Of course, there is no oak left to speak of in Britain, it was all cut down for ships, furniture, and buildings, the process that led to its revered status in British history and social lore. Your local if you live in Britain may not be called “The Royal Oak” but chances are there’s one within hailing distance.
So British oak wasn’t considered much for casks and vats prior to the time metal took over.
Yes? Well, not exactly.
There is no question that for hundreds of years wood was short in Britain for naval construction and other purposes: the history was well-limned by a Canadian forestry professor, J.V. Thirgood, in a paper of ca. 1970 you may read here. But he also notes that even in 1914 – so before the war made extraordinary demands on domestic wood supplies – thousands of acres of prime oak in Britain were “ready for the axe”.
Indeed, the march of the 19th century meant demand for wood had fallen sharply across a whole series of industries. Ship builders took up iron and later steel to build hulls. Coal and coke replaced charcoal and wood used as fuels. Commercial structures increasingly relied on steel from the early 20th century and for bridges and roads.
Even today, oak is the second most common tree in Britain. There is lots of it. While in 1900 a low point of some five percent of national territory was forested, 20th-century reform brought back large stands. The process began during WW I when the Acland Committee was established to study supplies of British wood and how to secure them for the future. A Forestry Commission established in 1919 continues this good work.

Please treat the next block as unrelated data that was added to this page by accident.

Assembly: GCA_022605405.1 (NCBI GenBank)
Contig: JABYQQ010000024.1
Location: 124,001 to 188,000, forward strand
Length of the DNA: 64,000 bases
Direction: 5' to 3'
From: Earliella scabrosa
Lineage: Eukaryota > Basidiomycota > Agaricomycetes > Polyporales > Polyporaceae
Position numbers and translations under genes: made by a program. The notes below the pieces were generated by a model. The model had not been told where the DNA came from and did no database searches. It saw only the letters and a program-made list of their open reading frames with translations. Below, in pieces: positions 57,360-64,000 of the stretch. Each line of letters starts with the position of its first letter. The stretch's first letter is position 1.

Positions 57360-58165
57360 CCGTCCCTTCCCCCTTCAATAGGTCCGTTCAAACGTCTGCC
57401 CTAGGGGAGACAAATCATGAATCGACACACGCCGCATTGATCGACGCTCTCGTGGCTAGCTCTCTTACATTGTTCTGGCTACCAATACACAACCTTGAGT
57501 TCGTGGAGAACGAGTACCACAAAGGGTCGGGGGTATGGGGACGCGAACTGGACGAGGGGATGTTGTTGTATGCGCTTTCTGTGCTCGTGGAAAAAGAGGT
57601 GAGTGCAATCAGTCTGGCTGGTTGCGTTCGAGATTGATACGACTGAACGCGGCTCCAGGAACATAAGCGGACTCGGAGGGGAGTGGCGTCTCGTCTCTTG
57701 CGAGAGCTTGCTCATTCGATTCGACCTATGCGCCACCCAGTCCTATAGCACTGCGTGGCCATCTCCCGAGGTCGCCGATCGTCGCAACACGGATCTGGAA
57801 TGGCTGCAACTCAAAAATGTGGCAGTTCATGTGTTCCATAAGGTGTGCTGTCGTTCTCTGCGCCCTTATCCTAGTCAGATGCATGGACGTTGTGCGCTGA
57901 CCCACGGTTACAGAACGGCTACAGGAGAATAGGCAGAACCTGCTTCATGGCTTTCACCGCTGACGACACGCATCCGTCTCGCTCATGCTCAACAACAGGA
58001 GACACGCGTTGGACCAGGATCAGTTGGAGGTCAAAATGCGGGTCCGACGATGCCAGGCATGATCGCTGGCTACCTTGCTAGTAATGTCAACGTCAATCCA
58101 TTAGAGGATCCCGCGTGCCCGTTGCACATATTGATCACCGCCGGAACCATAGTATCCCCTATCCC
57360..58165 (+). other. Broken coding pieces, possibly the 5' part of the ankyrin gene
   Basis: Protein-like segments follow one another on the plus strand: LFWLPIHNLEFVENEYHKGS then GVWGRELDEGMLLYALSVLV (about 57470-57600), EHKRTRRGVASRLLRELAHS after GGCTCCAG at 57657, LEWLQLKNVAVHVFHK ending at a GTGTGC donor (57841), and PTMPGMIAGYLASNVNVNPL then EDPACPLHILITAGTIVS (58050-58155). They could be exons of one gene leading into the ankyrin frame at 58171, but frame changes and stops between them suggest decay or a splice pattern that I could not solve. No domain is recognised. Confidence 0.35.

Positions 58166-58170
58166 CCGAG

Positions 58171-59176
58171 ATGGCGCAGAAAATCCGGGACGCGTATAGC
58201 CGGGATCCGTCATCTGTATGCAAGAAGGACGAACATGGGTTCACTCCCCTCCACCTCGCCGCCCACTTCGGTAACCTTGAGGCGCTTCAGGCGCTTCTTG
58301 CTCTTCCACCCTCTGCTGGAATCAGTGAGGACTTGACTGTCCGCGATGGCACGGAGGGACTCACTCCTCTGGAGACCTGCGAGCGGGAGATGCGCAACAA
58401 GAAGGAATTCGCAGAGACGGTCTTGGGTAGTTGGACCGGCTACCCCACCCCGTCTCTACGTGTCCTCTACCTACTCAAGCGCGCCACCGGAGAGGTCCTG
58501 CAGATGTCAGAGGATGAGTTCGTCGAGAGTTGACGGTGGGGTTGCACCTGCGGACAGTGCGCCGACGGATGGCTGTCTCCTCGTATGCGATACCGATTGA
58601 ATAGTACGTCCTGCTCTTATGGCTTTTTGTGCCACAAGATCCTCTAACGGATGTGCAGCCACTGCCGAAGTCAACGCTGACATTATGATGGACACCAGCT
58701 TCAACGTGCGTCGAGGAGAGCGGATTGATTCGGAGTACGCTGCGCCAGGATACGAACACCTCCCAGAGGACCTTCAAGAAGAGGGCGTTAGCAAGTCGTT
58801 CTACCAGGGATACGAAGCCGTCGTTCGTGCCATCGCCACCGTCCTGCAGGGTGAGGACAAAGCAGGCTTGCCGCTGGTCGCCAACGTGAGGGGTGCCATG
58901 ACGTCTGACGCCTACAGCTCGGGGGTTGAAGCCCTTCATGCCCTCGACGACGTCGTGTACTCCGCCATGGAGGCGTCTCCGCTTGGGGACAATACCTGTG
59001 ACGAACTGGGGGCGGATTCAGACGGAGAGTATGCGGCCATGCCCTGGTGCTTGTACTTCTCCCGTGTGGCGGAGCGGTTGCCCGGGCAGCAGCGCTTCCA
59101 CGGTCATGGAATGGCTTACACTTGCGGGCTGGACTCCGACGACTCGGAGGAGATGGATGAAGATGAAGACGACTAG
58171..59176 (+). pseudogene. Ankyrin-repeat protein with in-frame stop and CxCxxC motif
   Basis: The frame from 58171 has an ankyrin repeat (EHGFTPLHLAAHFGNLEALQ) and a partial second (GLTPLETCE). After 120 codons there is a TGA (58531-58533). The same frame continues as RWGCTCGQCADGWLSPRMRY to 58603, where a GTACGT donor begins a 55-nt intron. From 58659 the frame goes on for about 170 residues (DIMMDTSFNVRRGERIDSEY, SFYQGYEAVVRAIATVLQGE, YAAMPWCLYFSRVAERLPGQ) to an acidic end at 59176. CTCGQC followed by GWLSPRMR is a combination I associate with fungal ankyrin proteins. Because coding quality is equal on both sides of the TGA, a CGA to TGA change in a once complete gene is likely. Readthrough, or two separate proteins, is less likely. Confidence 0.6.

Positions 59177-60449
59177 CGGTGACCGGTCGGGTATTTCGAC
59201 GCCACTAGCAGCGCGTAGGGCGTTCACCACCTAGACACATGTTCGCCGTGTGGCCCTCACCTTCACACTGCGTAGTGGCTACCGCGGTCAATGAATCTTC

For the wood uses that remained in U.K. industry by WW I – beer casks and vats a prime example, Baltic’s better workmanship and lower price had pushed the English article to the edges of the market.
But in 1920 the American trade journal The Barrel and Box reprinted an article by a Briton, Robert Steele, on the advantages of English oak for brewers. It was the transcript of an address he made to the Federated Home-grown Timber Dealers Association. Steele, probably a member of the Federation, promoted with enthusiasm English oak for brewers’ needs.
In an environment (1920) where Baltic was almost unobtainable and American wood found wanting, Steele stated blankly there should be no trouble supplying “quite large quantities” of English oak staves for barrels. This was in the aftermath, too, of the heavy depletions of WW I. See the article here, from HathiTrust digital library. An extract follows:
He makes clear the source of the wood envisaged: copses. A copse or coppice is a small stand of wood where the trees have space to grow straight and tall. He implies that a cottage industry to supply first rate cask plant might be developed with the cooperation of the British brewers.